Liz_Phair-Exile_In_Guyville-TraseraTo me, each song on Exile in Guyville reverberates powerfully, making it patently one of the strongest rock albums ever made. But the legacy of its maker is going to be of the what-might-have-been variety, the story of someone who took a look at what Joni Mitchell called the “star-making machinery” and neither engaged it nor quite walked away, with ambiguous consequences.

 

 

For the Wall Street Journal:  “Restless Wanderer” (Notes on the 25th Anniversary of Bob Dylan’s Never-Ending Tour):

PJ-BP073_dylan_DV_20130625172731It is a remarkable achievement—though not one that Mr. Dylan himself acknowledges. In the 1990s, he wrote, “There was a Never Ending Tour but it ended.” His organization doesn’t talk about his performances. No wonder then that, as the endeavor clicks into its 26th year with yet another leg of shows starting this week—dubbed the Americanarama Tour, with special guests Wilco and My Morning Jacket on board—no special note will be taken of the occasion.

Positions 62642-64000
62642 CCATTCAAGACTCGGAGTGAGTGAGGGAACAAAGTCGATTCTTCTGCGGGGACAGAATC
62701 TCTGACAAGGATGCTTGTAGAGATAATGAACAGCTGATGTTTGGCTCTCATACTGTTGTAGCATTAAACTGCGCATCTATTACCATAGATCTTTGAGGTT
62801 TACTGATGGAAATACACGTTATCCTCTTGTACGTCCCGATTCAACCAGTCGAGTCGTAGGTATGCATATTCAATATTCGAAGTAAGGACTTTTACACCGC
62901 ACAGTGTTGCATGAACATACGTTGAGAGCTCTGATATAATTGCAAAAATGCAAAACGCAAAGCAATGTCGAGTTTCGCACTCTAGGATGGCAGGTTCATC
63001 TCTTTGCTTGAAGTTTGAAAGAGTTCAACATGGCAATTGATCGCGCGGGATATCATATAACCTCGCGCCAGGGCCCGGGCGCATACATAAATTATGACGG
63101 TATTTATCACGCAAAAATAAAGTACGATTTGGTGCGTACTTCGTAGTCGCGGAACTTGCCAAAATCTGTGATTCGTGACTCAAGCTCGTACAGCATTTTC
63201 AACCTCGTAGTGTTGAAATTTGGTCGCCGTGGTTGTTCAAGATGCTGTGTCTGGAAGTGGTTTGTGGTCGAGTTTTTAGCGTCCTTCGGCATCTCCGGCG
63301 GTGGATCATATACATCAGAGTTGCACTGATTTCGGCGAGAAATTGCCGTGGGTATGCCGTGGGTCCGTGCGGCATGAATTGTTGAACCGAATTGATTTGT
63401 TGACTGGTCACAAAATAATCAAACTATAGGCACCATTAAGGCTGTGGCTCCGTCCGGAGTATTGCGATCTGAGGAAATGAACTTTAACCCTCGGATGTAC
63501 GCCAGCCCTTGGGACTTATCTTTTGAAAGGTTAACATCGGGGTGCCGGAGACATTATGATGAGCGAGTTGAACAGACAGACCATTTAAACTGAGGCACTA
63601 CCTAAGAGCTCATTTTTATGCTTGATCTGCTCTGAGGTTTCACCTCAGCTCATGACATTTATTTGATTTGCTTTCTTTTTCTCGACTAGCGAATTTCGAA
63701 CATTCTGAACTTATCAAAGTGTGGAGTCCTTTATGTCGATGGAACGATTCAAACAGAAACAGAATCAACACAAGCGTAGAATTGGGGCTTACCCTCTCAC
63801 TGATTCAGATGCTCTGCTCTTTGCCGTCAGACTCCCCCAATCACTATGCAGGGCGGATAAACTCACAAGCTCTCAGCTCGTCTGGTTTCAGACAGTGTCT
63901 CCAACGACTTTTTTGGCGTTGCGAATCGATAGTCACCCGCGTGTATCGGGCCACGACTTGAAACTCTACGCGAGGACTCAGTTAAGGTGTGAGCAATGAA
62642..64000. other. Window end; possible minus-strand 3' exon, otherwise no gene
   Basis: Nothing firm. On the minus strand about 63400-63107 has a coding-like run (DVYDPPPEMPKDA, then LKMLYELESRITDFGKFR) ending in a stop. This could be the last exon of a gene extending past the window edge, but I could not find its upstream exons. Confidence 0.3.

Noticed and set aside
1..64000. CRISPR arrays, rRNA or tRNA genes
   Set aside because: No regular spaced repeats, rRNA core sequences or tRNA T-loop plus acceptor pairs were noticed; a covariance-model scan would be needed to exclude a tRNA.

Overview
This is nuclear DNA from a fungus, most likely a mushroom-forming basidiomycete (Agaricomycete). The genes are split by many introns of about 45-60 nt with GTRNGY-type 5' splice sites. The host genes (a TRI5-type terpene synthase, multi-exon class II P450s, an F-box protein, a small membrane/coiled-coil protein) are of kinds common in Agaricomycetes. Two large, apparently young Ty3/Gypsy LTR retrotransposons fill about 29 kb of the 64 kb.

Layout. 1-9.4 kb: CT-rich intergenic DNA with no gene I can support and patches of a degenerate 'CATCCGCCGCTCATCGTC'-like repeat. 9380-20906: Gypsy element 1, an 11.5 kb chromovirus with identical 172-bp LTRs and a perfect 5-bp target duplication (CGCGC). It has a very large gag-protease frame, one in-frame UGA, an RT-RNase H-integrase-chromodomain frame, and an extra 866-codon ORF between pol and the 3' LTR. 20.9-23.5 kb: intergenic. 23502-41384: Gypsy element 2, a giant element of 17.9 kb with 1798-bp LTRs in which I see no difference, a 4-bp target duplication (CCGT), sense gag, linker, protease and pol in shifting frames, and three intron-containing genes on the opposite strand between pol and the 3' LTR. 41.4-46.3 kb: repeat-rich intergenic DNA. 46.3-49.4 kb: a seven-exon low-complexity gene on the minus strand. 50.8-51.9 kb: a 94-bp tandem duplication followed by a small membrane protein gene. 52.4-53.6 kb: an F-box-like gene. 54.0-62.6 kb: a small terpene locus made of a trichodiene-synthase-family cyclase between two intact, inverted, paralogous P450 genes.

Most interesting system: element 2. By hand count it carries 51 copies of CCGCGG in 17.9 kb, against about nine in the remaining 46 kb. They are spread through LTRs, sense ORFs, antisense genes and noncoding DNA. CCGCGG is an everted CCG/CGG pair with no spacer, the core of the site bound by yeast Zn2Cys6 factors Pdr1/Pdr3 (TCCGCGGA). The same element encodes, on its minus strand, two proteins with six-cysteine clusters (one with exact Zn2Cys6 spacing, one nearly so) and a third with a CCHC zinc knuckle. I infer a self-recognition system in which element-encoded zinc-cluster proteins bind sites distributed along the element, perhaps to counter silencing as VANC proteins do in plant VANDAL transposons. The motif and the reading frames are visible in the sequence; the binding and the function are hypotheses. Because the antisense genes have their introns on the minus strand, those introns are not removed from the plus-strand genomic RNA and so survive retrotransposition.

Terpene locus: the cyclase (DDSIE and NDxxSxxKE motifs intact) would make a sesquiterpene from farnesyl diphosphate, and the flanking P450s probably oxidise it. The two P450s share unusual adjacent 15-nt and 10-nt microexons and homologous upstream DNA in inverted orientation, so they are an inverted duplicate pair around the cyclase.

But if it is not the Never-Ending Tour, it is a never-ending tour. As with many things Dylan, his motivations run deep. The shows align him with an earlier era—when blues and country musicians created their art on small stages in small towns or in small corners of big towns. They also trenchantly separate him from the current era. The modern rock-superstar act tours with a new album to sell and a new image to show off. (That’s why Coldplay was running around in Sgt. Pepper jackets a few years ago.) Mr. Dylan just keeps playing, and rarely does interviews. Highly scripted video and light cues make spontaneity in most if not all big-name rock shows rare. By contrast, Mr. Smith has said he often didn’t know what Mr. Dylan was going to play next.